"Argonne Low Power Reactor.  To meet the requirement for a small plant for use at smaller Arctic installations such as DEW-line stations, the Argonne Low Power Reactor is now under development by the AEC.  A boiling water reactor along with the turbine generator and air-cooled condenser are housed in a 38-foot diameter cylinder which is adjacent to the operational area and living quarters as shown in Figure 3.  Construction of the prototype at the National Reactor Testing Station, Arco, Idaho is about 60% complete and is scheduled for completion late this spring."

As most will already know, ALPR was completed and operated, and was later redesignated as the SL-1 plant.  Operation of the plant was taken over by Combustion Engineering and the plant was used for the training of not only Army but other operators (including some who would operate the nuclear plant on board N. S. Savannah.) 

The illustration depicts, at the left, the plant as described.  Visible in addition to the reactor lower center of the building are the turbine-generator at operating floor level (which in ALPR was supplied by Worthington Corporation), the air cooled condenser space above the operating floor, electrical distribution panels to the left side of the operating floor, and even the right-angle-drive Control Rod Drive Mechanisms (supplied by ALCO Products, who was trying at that time to develop such devices as essentially standard for small reactors.)  The domed structure at center contains the radar; the semi-tubular and sealed / weatherproofed structure running along the site, connecting the reactor building, radar, and of course containing crew quarters, living arrangements and necessities, and operating spaces is of particular interest - no doubt tailored to the extremely hostile environment.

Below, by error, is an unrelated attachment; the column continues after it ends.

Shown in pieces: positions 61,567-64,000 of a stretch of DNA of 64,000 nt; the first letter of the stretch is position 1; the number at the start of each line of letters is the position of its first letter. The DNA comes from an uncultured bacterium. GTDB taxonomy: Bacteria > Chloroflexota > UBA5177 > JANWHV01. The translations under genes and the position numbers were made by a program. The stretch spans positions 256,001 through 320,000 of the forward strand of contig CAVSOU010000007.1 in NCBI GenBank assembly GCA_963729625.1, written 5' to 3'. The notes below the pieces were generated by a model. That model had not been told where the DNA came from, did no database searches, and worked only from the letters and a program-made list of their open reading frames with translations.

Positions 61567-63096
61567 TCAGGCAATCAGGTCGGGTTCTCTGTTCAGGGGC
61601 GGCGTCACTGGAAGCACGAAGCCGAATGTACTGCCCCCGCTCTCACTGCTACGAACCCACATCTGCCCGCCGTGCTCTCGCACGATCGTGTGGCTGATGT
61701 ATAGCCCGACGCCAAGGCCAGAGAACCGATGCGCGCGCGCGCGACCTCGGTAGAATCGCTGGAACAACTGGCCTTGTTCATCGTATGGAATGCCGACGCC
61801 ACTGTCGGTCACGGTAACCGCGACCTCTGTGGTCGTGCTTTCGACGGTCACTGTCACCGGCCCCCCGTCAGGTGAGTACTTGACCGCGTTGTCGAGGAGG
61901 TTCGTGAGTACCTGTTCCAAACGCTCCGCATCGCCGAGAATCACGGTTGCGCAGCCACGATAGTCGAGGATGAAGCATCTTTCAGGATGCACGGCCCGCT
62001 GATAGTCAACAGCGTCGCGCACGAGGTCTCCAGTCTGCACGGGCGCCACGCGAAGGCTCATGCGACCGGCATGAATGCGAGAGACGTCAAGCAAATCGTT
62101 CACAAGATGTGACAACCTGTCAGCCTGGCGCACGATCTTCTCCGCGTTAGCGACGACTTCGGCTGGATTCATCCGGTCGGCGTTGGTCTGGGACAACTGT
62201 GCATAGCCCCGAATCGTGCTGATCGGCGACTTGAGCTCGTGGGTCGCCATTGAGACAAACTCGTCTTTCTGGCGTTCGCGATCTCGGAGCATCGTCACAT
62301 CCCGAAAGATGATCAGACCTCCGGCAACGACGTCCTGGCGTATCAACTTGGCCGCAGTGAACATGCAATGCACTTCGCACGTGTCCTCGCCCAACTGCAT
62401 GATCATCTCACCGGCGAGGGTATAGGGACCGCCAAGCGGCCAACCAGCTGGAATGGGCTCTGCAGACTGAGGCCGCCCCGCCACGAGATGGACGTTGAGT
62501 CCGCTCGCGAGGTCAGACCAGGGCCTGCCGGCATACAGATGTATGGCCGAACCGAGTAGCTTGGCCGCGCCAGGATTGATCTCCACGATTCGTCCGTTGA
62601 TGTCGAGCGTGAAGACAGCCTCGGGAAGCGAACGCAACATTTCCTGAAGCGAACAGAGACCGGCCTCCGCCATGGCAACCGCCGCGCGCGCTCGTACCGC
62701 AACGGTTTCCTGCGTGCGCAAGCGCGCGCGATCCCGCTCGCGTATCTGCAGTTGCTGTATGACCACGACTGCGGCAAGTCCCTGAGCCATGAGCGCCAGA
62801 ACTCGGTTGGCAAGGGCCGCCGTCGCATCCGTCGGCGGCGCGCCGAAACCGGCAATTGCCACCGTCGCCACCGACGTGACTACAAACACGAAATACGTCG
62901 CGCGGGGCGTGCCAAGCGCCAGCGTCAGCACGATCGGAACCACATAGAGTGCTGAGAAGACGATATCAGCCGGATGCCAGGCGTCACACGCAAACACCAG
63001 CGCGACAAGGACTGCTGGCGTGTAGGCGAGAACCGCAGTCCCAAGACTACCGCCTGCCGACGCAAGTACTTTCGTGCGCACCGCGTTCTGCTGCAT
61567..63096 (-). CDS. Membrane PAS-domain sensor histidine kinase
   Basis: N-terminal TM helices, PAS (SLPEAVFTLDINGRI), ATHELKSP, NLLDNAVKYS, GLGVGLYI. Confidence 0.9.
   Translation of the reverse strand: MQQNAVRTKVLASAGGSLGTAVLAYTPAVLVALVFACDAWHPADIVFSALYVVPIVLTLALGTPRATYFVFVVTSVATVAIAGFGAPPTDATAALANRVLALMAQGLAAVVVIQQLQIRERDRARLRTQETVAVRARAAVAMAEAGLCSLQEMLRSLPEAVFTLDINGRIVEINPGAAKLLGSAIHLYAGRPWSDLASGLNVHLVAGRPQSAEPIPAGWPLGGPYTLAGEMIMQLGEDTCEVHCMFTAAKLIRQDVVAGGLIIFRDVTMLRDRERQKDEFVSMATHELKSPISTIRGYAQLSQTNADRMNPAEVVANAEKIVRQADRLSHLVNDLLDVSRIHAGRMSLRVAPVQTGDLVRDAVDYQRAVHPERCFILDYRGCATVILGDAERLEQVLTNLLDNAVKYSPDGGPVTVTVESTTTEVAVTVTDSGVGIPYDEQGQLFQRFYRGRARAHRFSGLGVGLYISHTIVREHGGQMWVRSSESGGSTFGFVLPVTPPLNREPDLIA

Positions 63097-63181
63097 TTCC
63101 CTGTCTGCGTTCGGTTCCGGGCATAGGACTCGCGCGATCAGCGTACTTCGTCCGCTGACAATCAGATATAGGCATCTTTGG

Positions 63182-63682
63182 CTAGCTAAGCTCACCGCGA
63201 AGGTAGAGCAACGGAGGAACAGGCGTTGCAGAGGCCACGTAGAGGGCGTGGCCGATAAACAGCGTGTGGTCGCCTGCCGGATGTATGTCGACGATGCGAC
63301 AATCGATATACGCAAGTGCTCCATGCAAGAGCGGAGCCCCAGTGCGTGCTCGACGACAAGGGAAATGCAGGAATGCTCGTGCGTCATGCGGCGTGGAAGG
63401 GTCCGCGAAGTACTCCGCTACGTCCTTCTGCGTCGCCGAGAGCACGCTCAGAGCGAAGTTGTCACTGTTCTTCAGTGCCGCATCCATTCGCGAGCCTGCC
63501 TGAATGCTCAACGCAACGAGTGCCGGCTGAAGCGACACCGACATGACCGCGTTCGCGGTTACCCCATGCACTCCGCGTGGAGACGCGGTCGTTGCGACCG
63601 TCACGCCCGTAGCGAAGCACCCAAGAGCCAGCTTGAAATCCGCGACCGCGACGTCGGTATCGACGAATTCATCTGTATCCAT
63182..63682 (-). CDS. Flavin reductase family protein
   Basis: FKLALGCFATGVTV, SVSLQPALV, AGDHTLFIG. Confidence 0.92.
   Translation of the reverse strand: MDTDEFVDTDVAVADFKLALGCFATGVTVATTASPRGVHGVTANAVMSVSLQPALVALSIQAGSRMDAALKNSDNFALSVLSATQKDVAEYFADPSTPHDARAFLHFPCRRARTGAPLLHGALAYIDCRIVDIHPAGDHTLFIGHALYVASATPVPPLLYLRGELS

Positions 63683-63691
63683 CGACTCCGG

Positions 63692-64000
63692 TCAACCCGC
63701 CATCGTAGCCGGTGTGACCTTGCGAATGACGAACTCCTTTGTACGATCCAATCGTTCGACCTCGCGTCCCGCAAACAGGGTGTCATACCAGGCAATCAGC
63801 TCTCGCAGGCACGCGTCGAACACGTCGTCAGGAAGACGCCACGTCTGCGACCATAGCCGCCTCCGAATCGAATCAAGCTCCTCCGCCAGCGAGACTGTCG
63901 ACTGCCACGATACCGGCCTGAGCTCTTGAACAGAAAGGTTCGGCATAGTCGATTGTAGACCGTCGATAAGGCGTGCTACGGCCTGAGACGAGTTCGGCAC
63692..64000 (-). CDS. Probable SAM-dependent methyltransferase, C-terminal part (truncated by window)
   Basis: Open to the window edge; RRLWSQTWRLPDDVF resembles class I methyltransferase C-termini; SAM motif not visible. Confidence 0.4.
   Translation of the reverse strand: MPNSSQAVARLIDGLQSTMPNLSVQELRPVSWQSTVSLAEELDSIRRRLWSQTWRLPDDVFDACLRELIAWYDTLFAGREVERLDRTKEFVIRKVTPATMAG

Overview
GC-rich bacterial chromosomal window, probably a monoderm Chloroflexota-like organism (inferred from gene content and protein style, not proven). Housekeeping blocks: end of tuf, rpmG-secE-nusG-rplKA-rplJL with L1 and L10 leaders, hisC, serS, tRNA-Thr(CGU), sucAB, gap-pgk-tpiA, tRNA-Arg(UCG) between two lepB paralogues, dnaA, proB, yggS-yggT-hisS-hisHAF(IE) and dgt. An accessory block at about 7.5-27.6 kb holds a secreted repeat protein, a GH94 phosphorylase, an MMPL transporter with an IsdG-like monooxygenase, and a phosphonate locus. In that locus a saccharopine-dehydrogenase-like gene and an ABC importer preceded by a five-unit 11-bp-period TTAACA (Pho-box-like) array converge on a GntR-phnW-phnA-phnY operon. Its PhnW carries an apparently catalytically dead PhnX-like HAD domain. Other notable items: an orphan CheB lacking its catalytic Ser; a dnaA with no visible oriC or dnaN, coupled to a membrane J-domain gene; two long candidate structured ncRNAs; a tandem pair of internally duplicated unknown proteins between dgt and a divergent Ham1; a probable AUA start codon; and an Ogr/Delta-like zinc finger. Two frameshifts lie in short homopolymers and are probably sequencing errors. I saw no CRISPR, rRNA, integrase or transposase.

The booklet contains illustrations of other projects, including the following interesting concept.

From the booklet:  "Gas Cooled Reactor for Trailer Mounted Plant.  A gas-cooled reactor for mobile plants employing closed-cycle gas turbines is now under development.  The AEC has contracted for the design, construction, and operation of a gas-cooled reactor experiment at Arco, Idaho.  Concurrent research and development is being conducted by the Corps of Engineers on a closed-cycle gas-turbine test facility under construction at the Army Engineer Research and Development Laboratories.  These experiments will furnish engineering data leading to the design of a prototype plant having a capacity of several hundred KW and capable of being transported on a 25-ton trailer similar to the one shown in Figure 4."

Other concepts described in the booklet include some that were built --- the section on "Barge Mounted Plants" did carry out as the nuclear plant - barge STURGIS --- while others, such as the "Land Train" for logistic supply using many vehicles connected by cables to a mobile nuclear plant did not reach anything like prototype stage.


There is indeed a reason I've picked this booklet, and these smaller reactor concepts, for this week's Carnival.  In the coming days, I'll be attending the Platts Small Modular Reactors Conference in Washington, D. C. on behalf of